A century on, Bayeux tapestry 'vandal' is cleared





The Battle of Hastings is over. More than a century after her death, the young English woman accused of vandalising the most famous cartoon strip in the world, the Bayeux tapestry, recording the downfall of Harold and the triumph of William the Conqueror in 1066, has been cleared.

As a major international conference on the tapestry opens at the British Museum, archaeologist Michael Lewis has named the real villain who snipped a souvenir fragment from the border of the priceless textile: the 19th-century artist and antiquarian Charles Stothard, not his wronged wife Anna Eliza.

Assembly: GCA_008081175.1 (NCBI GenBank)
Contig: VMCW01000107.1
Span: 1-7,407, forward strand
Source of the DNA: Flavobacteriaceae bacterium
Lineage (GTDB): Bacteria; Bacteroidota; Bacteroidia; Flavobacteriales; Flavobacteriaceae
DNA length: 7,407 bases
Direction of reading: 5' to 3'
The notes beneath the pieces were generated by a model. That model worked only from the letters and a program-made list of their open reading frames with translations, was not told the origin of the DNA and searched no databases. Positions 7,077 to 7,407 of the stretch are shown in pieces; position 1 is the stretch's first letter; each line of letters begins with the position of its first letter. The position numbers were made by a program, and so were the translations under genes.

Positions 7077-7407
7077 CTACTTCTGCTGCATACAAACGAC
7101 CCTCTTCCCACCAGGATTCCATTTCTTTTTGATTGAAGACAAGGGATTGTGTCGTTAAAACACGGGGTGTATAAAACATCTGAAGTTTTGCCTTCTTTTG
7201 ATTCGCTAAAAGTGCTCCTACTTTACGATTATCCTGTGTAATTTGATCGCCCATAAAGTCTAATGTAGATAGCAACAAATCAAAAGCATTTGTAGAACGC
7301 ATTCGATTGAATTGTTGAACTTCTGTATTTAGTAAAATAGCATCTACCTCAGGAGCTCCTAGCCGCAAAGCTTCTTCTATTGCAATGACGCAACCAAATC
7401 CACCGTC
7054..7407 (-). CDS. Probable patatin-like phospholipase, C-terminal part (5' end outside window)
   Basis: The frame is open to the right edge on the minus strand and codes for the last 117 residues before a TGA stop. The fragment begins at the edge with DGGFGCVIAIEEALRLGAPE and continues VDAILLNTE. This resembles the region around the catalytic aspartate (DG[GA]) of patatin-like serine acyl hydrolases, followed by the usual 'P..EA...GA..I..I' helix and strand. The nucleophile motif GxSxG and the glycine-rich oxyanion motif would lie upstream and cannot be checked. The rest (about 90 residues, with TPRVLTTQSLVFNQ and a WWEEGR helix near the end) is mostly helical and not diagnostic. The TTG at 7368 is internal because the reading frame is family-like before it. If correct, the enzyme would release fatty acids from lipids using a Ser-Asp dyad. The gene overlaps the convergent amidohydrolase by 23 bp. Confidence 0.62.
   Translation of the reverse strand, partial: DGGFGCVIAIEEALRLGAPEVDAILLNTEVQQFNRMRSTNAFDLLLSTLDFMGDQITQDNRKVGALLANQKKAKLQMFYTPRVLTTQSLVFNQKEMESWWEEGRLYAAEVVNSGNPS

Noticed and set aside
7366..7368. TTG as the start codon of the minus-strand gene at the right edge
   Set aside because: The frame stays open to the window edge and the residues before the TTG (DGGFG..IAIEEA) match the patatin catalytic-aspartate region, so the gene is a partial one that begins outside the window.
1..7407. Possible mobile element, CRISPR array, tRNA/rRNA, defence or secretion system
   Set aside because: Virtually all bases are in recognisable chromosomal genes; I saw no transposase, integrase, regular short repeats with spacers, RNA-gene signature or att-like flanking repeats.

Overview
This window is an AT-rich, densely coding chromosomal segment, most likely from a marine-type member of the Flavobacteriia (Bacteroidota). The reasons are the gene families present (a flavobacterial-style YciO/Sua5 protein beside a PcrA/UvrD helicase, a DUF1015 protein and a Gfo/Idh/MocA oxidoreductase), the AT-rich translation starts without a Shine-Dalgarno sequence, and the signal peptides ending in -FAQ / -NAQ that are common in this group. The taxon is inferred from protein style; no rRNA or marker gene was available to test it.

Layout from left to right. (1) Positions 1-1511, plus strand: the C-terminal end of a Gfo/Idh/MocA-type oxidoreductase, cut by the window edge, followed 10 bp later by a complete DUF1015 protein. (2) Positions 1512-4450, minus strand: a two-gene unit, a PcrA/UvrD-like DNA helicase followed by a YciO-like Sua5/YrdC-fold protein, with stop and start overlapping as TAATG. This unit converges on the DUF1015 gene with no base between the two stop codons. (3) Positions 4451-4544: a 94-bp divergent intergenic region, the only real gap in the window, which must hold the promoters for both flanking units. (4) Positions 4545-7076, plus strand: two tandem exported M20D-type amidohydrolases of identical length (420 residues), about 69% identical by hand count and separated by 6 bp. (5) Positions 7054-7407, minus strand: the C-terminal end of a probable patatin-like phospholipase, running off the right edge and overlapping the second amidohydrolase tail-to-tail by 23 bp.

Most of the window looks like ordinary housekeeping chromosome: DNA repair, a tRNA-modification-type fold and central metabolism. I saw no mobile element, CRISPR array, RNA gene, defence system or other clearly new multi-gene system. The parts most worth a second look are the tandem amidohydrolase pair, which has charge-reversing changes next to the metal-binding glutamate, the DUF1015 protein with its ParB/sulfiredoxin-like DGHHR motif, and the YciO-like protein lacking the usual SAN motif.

Although the outrage occurred almost 200 years ago, sharp-sighted visitors to the museum in the small French town of Bayeux - where visitors were once assured that Eliza, bored while her husband worked, attacked the town's greatest treasure - can still see the repair where a tiny patch of new fabric was stitched.



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